She says that it’s because of Assistant Manager Park, the same guy who ordered her to apologize, and who’s been sexually harassing her for months. He’s been verbally aggressive, letting her know that her job depends on her complacency to his advances, as well as physically grabbing her every chance he gets.
Wol-joo explodes with indignation and asks Mi-ran what she wants to do to Assistant Manager Park (Kang-bae is no help, having gotten adorably drunk while Mi-ran was telling her story). Mi-ran says she just wants him to know how it feels to be cornered with no way out.
Wol-joo sends Kang-bae to the restroom so she can talk to Mi-ran in private. She tells Mi-ran that she can make her wish come true, then offers her the special alcohol. This time Mi-ran drinks, and she immediately falls into a deep sleep.
Mi-ran finds herself in the store’s CCTV room, and on every screen is a different instance of Assistant Manager Park sexually harassing her. In one of them he approaches her from behind after the store closes, and she says invitingly that she’s been waiting for him. Excited, Assistant Manager Park reaches for her butt, but she grabs his hand and turns… and it’s Wol-joo.
She takes his hand and slams it down on the hot grill, then introduces herself angrily and does it again. Assistant Manager Park screams and tries to run, but wherever he goes, Wol-joo pops up in front of him like a ghost. He takes a knife from a shelf and brandishes it at her, but Wol-joo doesn’t seem at all intimidated.
Meanwhile, Kang-bae tries to return to the pojangmacha, but it fades and shifts in front of his eyes like a mirage. Eventually he makes it inside, but all he finds is Mi-ran asleep on the table. He puts a concerned hand on her back, and he’s instantly transported into her dream.
He follows Assistant Manager Park’s shrieks and sees him stabbing ineffectually at Wol-joo, so he grabs a shopping cart and runs at Assistant Manager Park, who falls into the basket and passes out. Startled, Wol-joo asks how Kang-bae got in here, because he wasn’t supposed to be able to see the bar and humans can’t enter other people’s dreams.
They’re interrupted by Manager Gwi casually wandering in, and Kang-bae asks how they got into Mi-ran’s dream. Manager Gwi tells him part of the truth — that they’re like spirits who help people by making their wishes come true. Wol-joo asks Manager Gwi how a human got into the Dream World, so Manager Gwi gestures at Kang-bae and causes a beam of light to shine from the top of his head.
He says that Kang-bae’s spiritual vision has been unlocked since birth, which makes him quite unique. He reassures Wol-joo that Kang-bae won’t remember anything, but Kang-bae is off on a personal tangent. He asks Wol-joo if she can change people, and she grumps that nothing is impossible for her.
Before Kang-bae can formally ask for help, Assistant Manager Park escapes the shopping cart and takes off, so they all give chase. He makes it outside, so Wol-joo stops running, removes the binyeo from her hair, and hurls it at him. It stops him long enough for her to kick him to the ground and stand on him.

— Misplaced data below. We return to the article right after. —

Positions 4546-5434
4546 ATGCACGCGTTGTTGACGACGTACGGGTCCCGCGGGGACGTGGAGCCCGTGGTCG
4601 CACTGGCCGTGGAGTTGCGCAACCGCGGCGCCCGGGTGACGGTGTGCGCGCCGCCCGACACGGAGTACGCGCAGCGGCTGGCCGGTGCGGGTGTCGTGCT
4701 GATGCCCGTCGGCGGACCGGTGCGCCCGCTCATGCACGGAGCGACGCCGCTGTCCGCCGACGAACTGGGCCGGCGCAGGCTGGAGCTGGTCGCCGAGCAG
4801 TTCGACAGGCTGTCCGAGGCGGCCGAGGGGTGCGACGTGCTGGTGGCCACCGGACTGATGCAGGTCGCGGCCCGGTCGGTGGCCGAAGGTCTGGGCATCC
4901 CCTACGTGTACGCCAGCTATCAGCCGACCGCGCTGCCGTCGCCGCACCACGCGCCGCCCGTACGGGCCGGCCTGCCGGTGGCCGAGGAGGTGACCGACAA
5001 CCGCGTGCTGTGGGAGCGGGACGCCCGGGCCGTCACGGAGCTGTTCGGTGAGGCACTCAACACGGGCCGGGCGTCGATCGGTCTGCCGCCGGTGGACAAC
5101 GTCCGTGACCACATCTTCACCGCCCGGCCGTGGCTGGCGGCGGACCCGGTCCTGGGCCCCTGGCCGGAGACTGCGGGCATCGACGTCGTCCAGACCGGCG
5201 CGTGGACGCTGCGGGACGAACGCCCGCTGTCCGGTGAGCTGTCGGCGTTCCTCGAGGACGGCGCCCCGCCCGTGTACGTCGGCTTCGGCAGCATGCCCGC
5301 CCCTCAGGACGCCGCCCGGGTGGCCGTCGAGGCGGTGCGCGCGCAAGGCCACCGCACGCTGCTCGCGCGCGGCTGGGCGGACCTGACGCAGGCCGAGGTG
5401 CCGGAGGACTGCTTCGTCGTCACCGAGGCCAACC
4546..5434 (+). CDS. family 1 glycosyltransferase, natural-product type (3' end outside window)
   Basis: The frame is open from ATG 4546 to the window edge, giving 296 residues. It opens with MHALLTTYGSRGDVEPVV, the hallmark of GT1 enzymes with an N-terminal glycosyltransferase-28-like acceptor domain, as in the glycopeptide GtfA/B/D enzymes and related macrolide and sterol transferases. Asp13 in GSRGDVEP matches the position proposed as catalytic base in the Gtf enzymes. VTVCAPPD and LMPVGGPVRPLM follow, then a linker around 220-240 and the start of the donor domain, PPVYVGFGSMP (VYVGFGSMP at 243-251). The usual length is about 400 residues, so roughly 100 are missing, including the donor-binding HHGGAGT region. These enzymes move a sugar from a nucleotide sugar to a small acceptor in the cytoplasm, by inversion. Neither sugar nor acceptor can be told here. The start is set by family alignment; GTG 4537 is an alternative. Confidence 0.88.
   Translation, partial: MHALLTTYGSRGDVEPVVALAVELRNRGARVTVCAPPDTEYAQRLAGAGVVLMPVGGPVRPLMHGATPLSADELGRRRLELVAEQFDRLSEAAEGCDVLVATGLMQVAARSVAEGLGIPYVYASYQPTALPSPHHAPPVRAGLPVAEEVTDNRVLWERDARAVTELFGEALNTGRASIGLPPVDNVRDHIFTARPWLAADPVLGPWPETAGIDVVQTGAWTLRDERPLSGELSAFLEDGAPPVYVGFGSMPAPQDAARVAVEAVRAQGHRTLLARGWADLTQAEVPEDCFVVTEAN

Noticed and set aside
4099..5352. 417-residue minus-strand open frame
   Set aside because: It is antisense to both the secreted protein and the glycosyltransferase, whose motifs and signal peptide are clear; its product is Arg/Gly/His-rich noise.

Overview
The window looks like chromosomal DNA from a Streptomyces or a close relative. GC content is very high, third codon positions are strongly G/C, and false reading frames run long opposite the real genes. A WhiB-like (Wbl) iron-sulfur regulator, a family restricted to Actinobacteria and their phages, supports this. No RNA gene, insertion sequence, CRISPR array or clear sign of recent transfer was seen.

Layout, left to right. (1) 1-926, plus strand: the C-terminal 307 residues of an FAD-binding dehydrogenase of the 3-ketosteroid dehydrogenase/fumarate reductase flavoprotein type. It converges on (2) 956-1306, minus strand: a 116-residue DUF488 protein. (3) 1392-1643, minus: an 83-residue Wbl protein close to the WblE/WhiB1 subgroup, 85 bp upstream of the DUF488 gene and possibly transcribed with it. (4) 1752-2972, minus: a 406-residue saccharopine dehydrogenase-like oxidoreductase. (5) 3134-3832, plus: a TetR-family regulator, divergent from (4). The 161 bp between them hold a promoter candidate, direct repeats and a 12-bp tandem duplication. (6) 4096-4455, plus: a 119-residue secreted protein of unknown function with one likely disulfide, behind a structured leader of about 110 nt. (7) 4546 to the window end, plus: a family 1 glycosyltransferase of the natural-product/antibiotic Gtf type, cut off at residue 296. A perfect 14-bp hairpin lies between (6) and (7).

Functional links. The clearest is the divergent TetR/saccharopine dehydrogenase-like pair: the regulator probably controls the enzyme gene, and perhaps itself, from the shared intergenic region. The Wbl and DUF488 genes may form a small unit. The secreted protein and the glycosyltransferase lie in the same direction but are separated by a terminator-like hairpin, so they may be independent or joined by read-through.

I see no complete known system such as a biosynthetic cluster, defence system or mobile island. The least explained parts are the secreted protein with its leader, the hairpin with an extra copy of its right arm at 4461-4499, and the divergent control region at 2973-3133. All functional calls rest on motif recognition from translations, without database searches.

Seeing him shaking and begging, Wol-joo asks how it feels to be cornered with nowhere to turn. Assistant Manager Park gets free and flees, but he runs right into Manager Gwi, who grabs him by the throat. Assistant Manager Park wets himself from fear, and with Wol-joo’s permission, Manager Gwi easily flings him halfway across the city.
Mi-ran is still locked in the Dream World security room, so Wol-joo, Manager Gwi, and Kang-bae let her know it’s okay to come out. She’s ashamed to let anyone see her being harassed, but Kang-bae tells her that she’s the victim and did nothing wrong. He makes her laugh over the image of Assistant Manager Park peeing himself, and he tells Mi-ran that when she wakes, she needs to make sure he’s punished for real.
Wol-joo gets impatient and tells Mi-ran that she can just live her life being bullied. Manager Gwi drags her away before she kicks down the door, but Mi-ran suddenly emerges. Wol-joo tells her that when she drinks at Mystic Pop-up Bar, she becomes a boss, so it’s time to stop giving Assistant Manager Park all the power and stand up to him. Her words finally get through, and Mi-ran says with growing confidence that she’ll live that way from now on.
The next day, Mi-ran tells the store manager what Assistant Manager Park has been doing to her. Not only does he promise to see Assistant Manager Park punished, but he thanks Mi-ran for being brave enough to speak up. Later, the rude customer from yesterday apologizes to her for the way he acted, and HAHA, we see that he also got a little dream visit from Manager Gwi last night — so that’s why Manager Gwi was in the Dream World!
Mi-ran gets a little teary-eyed, because it’s the first time anyone has ever apologized to her. She thanks Kang-bae for taking her home last night, but oddly, he doesn’t remember anything. Mi-ran says that she only remembers eating at the pojangmacha, but that she woke up today feeling great.
That evening, Kang-bae suddenly remembers Manager Gwi tossing Assistant Manager Park across the city like a ragdoll. It feels like a memory of something that really happened, and he steps on Wol-joo’s silver binyeo, it triggers the memory of Wol-joo flinging it at Assistant Manager Park’s head. Kang-bae realizes that it all really happened, and that he must have truly entered Mi-ran’s dream.